The Sorry State of the working class
On April 13, 2016 the New York Times ran an op-ed piece entitled “Foiling Obama, Congress Made Trump.” Republican successfully blocked every effort Obama made to benefit the working class with constructive proposals: a cut in the payroll tax, an infrastructure bank to create construction jobs, a larger child tax credit, community college investments, an expanded earned income tax credit, making retirement plans portable across employers, tax credits for manufacturing communities, wage insurance.
Presidential election night commentary repeatedly mentioned the angry working class and how they voted for Donald Trump, apparently in large enough numbers to swing a few key states and the election. Many of the Trump voters were characterized as working class whites with a high school education struggling to get by on low paid jobs. A corporate decision to close a factory and move to Mexico or China often figured in their low income and loss of employment. The loss of jobs then figured in the collapse of their local housing market and empty strip malls sprinkled about in cities and towns across the mid western states.
Trump campaigned with many Democratic proposals the Republican establishment hates and blocked during the Obama years. He attacked American business moving jobs overseas during the campaign along with the NAFTA trade agreement. Neither the Republican or Democratic parties or any of its presidents have ever challenged the absolute right of corporate America to shut down plants and operations in the United States and move them to Mexico or China or anywhere they want to go. Neither party does a thing to slow it down, or appears to care about places like Detroit, decimated by autocratic corporate decisions. The best the Democrats have ever done is to offer trade assistance or retraining for those who lose their jobs.
For Trump to keep his promises to the people who elected him he will have to fight the Republican Party establishment and propose more aggressive policies than the modest efforts of the Democrats. The Democrats have already organized an agenda around his campaign pledges in what shapes up into a three cornered discussion, that is if Trump really meant what he said during the campaign.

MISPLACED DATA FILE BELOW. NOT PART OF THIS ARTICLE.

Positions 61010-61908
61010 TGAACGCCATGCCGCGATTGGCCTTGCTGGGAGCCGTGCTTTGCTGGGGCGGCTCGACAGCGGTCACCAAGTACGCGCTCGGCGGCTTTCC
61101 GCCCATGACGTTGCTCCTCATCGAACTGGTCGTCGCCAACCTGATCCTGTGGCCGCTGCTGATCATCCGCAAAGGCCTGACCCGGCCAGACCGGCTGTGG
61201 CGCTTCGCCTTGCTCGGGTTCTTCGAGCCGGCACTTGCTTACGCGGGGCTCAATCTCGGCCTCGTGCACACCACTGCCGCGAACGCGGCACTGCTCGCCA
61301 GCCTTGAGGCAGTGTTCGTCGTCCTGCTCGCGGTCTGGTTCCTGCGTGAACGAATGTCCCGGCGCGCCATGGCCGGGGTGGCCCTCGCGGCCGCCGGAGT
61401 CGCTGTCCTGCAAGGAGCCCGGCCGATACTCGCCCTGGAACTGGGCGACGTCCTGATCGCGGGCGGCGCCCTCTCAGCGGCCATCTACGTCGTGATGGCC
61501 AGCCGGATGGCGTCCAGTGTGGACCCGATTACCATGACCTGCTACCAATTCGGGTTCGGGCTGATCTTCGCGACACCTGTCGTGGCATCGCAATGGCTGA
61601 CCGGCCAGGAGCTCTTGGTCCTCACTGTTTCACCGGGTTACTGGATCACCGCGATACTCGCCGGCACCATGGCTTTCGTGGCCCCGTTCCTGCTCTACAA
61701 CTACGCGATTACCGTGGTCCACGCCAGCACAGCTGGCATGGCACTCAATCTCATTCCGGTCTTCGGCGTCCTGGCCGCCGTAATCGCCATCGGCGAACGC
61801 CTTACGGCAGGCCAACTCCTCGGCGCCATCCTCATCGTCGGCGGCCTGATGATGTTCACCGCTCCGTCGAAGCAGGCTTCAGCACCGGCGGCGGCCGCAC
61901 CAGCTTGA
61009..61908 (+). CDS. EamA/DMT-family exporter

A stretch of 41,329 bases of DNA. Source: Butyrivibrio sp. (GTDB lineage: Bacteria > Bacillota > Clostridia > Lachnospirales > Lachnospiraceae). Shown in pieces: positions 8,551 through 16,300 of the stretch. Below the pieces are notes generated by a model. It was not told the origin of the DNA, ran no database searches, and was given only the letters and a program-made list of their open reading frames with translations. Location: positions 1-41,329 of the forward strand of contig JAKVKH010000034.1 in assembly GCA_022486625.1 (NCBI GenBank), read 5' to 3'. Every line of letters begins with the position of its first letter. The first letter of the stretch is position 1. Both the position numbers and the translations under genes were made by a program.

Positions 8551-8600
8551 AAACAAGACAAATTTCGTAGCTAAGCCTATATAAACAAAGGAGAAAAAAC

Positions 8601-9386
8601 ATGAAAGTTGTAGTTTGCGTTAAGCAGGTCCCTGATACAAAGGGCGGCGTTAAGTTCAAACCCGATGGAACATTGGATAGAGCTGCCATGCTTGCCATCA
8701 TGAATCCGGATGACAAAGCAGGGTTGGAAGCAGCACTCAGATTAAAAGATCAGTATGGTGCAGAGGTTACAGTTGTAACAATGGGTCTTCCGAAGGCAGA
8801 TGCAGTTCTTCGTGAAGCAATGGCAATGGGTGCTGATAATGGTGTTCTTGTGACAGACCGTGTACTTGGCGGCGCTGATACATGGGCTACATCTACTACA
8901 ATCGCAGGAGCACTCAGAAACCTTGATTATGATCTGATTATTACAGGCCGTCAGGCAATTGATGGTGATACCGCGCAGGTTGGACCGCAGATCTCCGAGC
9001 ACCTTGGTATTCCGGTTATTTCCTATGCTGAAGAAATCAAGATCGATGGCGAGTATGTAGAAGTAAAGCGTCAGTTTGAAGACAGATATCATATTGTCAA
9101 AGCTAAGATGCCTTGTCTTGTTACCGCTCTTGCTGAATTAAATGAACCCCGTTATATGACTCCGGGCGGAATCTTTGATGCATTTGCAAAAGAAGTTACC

The Trump and Democratic proposals can help generate new spending which in turn helps create jobs, but they do almost nothing to stem the surplus of labor or fix the policies accepted by both parties. More spending won’t be enough; the supply of labor has to be addressed.
Trump’s proposals include a demand to cut immigration and reduce the supply of professional foreign labor under the H1-b program, but H-1b is only one of several other programs that bring in foreign labor. Otherwise I have heard nothing about changes to the Fair Labor Standards Act. President Obama tried to amend the overtime rules and get more people a chance to earn time and half for work over forty hours, but the Republicans howled against it and filed suits to stop it.
As of now the minimum wage remains at $7.25 an hour for a forty-hour week and anyone earning over $23,660 has no right to overtime if an employer chooses to put them on a salary. Two people working sixty hour weeks equal three people working forty hour weeks. Unpaid overtime helps restrict new jobs and add to the already massive oversupply of labor. Two decades of higher productivity has eliminated millions of jobs and helped generate an even bigger surplus of labor working a forty-hour week. The full time workweek will need to be decreased to 30 hours phased in over several years.
Trump will have to lower federal income taxes on the modest wages and salaries of the low paid working class. In 2015 a single person earning $25,000 had to pay $1,743.75 in federal income tax even though it is not possible to live on such a low salary and that is before social security and state taxes. A couple both earning $25,000 pay $3,487.50 in federal income tax. If their income had been corporate dividends they would have paid nothing, not a cent in federal taxes.
It was the working class that put Trump in office, but it will be easy to tell if they get something for it. They got nothing from Reagan or the two Bush presidents. Republicans are pickpockets, but Trump refuses to sound like a Republican so maybe now will be different. Maybe.
Saturday, November 5, 2016
History, Politics, the working class, and the vote for 2016
Posted by Fred Siegmund at 1:34 PM No comments:
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